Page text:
Welcome Guest Blogger, Nicole Godfrey, writer and community outreach associate for Mesothelioma Guide.
In the words of Brett H. Lewis, “Health is by chance – Caregiving is by choice.” Caregiving is a huge responsibility, but you must remember that you are only human. You must also remember that the person that you’re caring for is still the same person. Don’t let a diagnosis change your point of view about them.
Mesothelioma Guide is dedicated to helping mesothelioma patients thrive, which includes providing information and support to their caregivers.
What to Expect
There are several factors to take into consideration when it comes to assuming the role of caregiver. As a caregiver to a mesothelioma patient, your role is going to change as the patient’s disease develops. The patient’s state of health may improve or it may decline.
Here are a few responsibilities you may have
- Feeding, dressing, bathing
- Managing medication
- Providing transportation
Your duties as a caregiver are to assist in the day-to-day activities of the patient. You will not only monitor their health and provide them companionship, but you will find yourself being a part of a big decision making process. You will help them make decisions about their treatments, their financial and legal issues, their insurance, and their end-of-life treatment.
Don’t Forget About Yourself
As a caregiver you are going to find yourself being a huge part of someone else’s life, but you must remember that you are an important factor to making your role successful.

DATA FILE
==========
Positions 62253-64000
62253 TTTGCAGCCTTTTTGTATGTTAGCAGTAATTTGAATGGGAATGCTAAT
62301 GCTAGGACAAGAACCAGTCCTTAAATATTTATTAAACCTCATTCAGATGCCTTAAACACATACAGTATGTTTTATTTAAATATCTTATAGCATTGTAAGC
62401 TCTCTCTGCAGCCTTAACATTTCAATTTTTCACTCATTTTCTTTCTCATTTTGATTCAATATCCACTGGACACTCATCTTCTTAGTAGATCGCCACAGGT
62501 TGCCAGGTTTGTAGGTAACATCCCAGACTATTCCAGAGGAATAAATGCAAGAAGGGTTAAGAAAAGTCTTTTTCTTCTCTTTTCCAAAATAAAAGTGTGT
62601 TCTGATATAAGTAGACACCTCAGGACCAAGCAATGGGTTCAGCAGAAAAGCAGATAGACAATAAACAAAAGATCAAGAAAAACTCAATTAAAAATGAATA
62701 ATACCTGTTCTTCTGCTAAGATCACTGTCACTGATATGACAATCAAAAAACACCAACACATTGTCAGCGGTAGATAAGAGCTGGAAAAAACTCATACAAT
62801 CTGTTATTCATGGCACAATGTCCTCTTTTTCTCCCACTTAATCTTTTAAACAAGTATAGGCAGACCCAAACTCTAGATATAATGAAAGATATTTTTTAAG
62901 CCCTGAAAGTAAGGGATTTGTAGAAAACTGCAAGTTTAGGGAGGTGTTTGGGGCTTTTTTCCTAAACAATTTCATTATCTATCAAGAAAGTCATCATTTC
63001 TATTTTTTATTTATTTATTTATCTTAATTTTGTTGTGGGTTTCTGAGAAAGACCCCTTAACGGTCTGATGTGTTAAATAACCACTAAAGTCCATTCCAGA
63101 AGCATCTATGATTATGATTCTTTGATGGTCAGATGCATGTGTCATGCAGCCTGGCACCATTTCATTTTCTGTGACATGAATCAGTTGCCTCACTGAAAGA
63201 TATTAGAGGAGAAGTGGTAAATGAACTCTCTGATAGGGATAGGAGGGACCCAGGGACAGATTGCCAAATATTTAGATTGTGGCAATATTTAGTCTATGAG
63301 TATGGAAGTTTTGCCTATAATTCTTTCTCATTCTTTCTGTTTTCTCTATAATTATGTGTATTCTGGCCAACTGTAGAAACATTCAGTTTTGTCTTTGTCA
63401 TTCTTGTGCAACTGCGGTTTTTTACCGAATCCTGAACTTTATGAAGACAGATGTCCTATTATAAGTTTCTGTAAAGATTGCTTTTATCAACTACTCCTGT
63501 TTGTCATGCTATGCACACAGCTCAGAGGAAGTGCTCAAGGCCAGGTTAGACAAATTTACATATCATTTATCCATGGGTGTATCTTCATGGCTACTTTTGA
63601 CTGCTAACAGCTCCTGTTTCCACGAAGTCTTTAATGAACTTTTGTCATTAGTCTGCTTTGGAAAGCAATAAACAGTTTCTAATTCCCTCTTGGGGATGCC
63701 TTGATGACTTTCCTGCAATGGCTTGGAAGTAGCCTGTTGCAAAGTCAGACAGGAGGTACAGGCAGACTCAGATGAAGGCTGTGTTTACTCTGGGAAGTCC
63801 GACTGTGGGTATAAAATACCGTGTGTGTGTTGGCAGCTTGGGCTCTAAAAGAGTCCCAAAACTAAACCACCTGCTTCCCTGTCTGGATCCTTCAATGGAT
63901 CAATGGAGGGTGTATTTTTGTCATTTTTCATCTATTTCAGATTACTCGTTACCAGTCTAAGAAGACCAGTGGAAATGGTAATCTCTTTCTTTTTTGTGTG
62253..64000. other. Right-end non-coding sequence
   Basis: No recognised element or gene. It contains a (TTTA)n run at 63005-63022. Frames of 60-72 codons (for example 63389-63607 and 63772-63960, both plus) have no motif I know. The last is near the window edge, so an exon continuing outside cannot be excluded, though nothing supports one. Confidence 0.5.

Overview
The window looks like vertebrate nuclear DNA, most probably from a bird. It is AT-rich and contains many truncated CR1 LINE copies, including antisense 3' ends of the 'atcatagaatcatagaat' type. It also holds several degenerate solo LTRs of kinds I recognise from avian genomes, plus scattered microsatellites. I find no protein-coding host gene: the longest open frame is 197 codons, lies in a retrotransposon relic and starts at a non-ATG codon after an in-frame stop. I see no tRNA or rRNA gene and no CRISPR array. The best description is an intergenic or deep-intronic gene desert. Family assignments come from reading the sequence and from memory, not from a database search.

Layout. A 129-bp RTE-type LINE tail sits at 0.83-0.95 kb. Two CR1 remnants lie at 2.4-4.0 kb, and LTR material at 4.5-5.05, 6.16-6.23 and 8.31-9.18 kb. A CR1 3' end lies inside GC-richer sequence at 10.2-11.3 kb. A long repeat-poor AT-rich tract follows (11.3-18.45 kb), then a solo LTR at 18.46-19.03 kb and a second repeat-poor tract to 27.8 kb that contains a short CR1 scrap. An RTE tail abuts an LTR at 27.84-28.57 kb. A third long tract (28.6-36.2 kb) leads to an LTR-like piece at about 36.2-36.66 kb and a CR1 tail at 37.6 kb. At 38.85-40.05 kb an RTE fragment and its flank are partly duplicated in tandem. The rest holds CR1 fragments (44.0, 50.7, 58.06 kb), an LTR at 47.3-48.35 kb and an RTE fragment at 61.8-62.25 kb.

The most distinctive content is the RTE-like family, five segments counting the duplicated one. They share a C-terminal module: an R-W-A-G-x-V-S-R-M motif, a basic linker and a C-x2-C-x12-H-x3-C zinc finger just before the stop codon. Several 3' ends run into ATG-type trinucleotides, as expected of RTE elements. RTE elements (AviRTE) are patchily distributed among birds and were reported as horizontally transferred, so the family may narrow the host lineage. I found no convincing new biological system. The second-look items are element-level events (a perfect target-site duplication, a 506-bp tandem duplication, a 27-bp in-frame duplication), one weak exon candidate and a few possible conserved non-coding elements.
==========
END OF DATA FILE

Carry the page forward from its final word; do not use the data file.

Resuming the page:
It is completely ok to take a timeout and to assess the new responsibilities that you are having to adapt to.
Here are a few tips to any caregiver
- Take care of yourself physically
- Accept help from others
- Seek the aid of respite help
Read Mesothelioma Guide’s blog for more information on how to take care of yourself as a mesothelioma caretaker.
Talk About It
You are going to find yourself being a whirlwind of emotions. You are going to be scared. You are going to be angry. And that is ok. However, don’t bottle up your emotions. Talking about the circumstances can be your best dose of medicine.
You can always talk directly to the person who you are caring for. By doing this, you can address any questions you may have. Also, this allows you and the patient to express how you are both feeling. However, if the person you are caring for doesn’t want to talk, or you find it difficult to talk to them, you can always explore the option of support groups.
Support groups aren’t just for the patient. Some of these groups are designed specifically to help caregivers. Support groups help a person to stay both positive and hopeful. A person can attend a support group meeting in person, by a phone conference, or online.
It has also been proven that support groups can
- Provide inspiration
- Offer comfort
You must remember that you are not alone. Support groups are designed to create a community where people can talk about their disease or it gives caregivers a chance to express their concerns about caring for someone with a disease.